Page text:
- Paul Tudor Jones is legendary among hedge funds, and this week a couple of his executives said they were leaving his hedge fund to start a firm focusing on Emerging Markets investments.
- John Paulson, who knocked the ball out of the park in 2007 (+96%) by betting against mortgage backed securities, is having–as the British would say-a rough go of it this year. His so-called flagship fund was down by 34% through the end of August.
‘Wish I had a restaurant to review . . .
We all know that the service sector makes up something like 70% of our GDP, with the other 30% being comprised of manufacturing. It was, therefore, a surprise to most to see the Institute for Supply Management’s Service Sector Composite (ISM Non-Manufacturing) index perk up in August, when all sorts of things were hitting fans. Economists expected the index to fall to 51 (50 is considered the dividing line between an expanding and contracting economy; the actual line is somewhere around 47); instead the index rose slightly, to 53.3.
Here’s something that gets missed–it doesn’t help that I’ve never mentioned it here before. The Bureau of Labor Statistics releases a monthly report called the Job Openings and Labor Turnover Survey (naturally, it’s called the JOLTS report). It reports on the number of job openings then available. The latest report, issued on Wednesday, but reporting July figures, showed there were 3.2 MILLION jobs available. According to the BLS, that’s still 1.2 million below the pre-recession figure, but it’s also 1.1 million higher than the 2009 trough.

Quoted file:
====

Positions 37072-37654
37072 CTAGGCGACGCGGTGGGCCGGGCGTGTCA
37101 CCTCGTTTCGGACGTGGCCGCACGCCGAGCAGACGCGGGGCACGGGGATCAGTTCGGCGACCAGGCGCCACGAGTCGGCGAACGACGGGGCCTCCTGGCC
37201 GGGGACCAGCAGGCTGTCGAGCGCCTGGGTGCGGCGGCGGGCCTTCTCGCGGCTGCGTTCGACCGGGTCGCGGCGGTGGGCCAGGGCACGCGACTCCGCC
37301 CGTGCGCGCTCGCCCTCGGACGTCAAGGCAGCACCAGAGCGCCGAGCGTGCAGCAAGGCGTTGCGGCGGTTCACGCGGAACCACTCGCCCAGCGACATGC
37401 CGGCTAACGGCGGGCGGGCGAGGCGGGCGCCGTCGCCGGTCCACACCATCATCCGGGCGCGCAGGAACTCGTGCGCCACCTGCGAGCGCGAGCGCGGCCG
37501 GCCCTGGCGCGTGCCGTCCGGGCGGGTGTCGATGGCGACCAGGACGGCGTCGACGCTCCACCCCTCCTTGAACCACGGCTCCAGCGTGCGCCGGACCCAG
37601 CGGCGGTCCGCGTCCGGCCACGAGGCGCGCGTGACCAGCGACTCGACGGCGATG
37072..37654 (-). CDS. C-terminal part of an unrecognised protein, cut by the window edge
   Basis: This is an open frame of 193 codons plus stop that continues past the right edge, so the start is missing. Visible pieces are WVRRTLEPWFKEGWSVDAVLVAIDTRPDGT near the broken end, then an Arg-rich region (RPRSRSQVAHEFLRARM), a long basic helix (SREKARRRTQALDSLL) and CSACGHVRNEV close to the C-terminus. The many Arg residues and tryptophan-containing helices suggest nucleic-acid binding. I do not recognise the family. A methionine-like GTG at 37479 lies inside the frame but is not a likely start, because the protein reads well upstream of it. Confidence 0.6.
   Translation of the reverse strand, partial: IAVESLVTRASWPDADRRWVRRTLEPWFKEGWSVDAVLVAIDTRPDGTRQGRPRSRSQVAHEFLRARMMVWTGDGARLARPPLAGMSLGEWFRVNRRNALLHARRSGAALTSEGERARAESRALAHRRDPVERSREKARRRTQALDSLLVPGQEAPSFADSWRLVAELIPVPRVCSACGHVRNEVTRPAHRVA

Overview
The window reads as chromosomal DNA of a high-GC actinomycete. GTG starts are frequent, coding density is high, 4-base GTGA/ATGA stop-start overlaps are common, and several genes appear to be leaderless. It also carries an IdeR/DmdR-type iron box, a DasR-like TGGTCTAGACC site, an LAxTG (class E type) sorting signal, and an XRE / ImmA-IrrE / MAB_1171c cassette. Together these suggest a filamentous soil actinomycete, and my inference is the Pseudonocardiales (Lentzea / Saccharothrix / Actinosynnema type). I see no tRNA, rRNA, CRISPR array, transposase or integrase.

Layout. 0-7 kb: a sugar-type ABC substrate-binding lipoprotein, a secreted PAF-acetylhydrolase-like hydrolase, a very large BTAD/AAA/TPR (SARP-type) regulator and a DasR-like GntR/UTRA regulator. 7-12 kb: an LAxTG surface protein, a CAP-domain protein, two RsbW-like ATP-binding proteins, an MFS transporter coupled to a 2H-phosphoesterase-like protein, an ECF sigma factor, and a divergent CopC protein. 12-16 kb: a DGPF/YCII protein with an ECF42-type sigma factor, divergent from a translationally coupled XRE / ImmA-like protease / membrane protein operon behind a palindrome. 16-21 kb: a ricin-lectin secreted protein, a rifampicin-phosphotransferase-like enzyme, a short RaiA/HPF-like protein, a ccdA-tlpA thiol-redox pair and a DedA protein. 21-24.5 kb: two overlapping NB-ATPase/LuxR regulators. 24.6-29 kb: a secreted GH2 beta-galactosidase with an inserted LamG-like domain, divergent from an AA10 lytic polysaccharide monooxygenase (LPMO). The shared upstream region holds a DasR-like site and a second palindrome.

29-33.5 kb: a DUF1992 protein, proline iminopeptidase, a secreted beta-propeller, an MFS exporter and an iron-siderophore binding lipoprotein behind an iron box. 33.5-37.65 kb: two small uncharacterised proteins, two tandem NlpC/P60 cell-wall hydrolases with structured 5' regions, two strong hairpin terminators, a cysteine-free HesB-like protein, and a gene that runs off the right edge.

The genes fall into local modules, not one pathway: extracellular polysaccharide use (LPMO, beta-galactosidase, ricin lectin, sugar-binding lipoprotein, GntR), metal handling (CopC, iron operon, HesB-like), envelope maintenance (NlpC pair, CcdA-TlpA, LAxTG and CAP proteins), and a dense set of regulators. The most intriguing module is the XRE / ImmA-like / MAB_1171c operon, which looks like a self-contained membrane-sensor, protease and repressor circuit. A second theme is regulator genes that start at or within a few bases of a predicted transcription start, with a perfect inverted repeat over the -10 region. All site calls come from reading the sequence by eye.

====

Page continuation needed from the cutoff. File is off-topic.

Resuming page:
The Federal Reserve issued its Beige Book, its periodic report on economic activity in all 12 Federal Reserve districts. There are no fancy charts, just a black and white text summary, followed by separate reports from each district. If you want see the report boiled down and gussied up–although I’m not sure you can gussy and and boil down something–you can click here.
Finally–as far as I’m concerned–Initial Jobless Claims were a bit higher than expected (414,000 v. 405,000) and higher than the previous week’s (414,000 v. 409,000).
This week, however, the market is properly occupied with goings on–or goings under–in Europe, as it rightly should be. Still, U.S. economic releases this week were, in aggregate, better than economists expected, meaning they remain too pessimistic. Here it is graphically, when the white line’s rising, economists are too pessimistic; falling, they’re too optimistic. Bogeyman #1 is Europe. Bogeyman #2 is economic weakness in the U.S.
Unlike this week, which had just a handful of releases, next week is chock full.
Key indicators to watch
- NFIB Small Business Optimism (Tuesday) – August
- Retail Sales (Wednesday) – August
- Producer Price Index (Wednesday) – August
- Consumer Price Index (Thursday) – August
- Initial Jobless Claims (Thursday) – weekly
- Industrial Production (Thursday) – August
- Capacity Utilization (Thursday) – August
- University of Michigan Consumer Confidence (Friday) – preliminary September
- Empire State Manufacturing index (Thursday) – September
- Philadelphia Federal Reserve index (Thursday) – September